an automatic transaction processing unit comprising (i) read out means for reading out transaction processing data stored in said data storage means of said IC card, (ii) a memory for storing transaction processing data read out from said data storage means of said IC card by said readout means, (iii) check means for checking said memory to determine what transaction data, which is required for the processing of said transaction, is not stored in said memory, (iv) second entry means for entering transaction data into said processing unit required for processing of said transaction which is not stored in said memory, and (v) means for executing said transaction processing using transaction data read out from said data storage means of said IC card and said transaction data entered by said second entry means, wherein said first entry means includes means for entering and storing a "skip" code in said data storage means corresponding to those portions of said required transaction processing data which are not entered into said IC card, and wherein said check means checks said skip code to determine what transaction data, required for processing of said transaction, is not stored in said memory.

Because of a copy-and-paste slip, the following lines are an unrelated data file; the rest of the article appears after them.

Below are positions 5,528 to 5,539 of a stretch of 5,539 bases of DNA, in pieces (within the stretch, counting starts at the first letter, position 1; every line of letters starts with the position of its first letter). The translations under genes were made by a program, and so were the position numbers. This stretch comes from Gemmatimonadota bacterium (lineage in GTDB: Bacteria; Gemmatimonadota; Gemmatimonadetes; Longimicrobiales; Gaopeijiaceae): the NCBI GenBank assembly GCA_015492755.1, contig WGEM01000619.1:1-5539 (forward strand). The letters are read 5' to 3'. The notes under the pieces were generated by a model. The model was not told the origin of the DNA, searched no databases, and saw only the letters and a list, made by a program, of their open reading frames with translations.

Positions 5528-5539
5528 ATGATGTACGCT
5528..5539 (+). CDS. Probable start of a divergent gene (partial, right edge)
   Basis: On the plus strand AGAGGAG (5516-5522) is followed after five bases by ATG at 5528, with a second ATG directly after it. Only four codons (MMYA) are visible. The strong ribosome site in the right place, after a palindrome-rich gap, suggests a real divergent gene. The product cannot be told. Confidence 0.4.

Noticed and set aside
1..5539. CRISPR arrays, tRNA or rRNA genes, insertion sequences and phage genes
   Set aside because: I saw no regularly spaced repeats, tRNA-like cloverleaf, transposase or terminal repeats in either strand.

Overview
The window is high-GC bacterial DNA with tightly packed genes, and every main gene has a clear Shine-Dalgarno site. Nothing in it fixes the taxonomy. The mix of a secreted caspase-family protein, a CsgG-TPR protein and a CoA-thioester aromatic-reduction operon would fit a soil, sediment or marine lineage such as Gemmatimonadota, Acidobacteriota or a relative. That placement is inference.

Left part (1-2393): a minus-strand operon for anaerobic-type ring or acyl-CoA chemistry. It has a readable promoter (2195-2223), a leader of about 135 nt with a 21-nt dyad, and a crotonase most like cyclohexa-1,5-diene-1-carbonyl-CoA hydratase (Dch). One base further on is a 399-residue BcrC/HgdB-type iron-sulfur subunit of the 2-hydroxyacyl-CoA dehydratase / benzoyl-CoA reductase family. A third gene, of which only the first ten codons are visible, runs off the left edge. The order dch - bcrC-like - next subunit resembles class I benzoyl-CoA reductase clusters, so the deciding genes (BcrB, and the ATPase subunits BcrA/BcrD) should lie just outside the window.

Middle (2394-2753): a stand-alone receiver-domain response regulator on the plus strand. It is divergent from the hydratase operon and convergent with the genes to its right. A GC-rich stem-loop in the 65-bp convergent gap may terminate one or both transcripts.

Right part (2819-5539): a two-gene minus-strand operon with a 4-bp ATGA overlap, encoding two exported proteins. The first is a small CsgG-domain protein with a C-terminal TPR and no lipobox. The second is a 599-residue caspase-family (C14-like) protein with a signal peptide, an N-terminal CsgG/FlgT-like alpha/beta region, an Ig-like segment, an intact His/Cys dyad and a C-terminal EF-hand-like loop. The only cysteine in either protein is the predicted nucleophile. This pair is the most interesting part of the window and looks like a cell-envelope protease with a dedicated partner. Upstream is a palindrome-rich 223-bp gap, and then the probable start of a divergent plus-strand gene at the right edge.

US07181716 1984-03-19 1988-04-14 IC card with keyboard for prestoring transaction data Expired - Lifetime US4959788A (en)

Priority Applications (10)

Application Number Priority Date Filing Date Title
JP5394984A JPS60196876A (en) 1984-03-19 1984-03-19 Ic card
JP59-53949 1984-03-19
JP59-54967 1984-03-21
JP59-54966 1984-03-21
JP5496784A JPS60198682A (en) 1984-03-21 1984-03-21 Ic card system
JP59-54968 1984-03-21
JP5496884A JPS60198683A (en) 1984-03-21 1984-03-21 Ic card system
JP5496684A JPS60198681A (en) 1984-03-21 1984-03-21 Ic card system
JP61-126897 1986-05-30
JP12689786A JPH0426747B2 (en) 1986-05-30 1986-05-30

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US5525887 Continuation-In-Part 1987-05-29 1987-05-29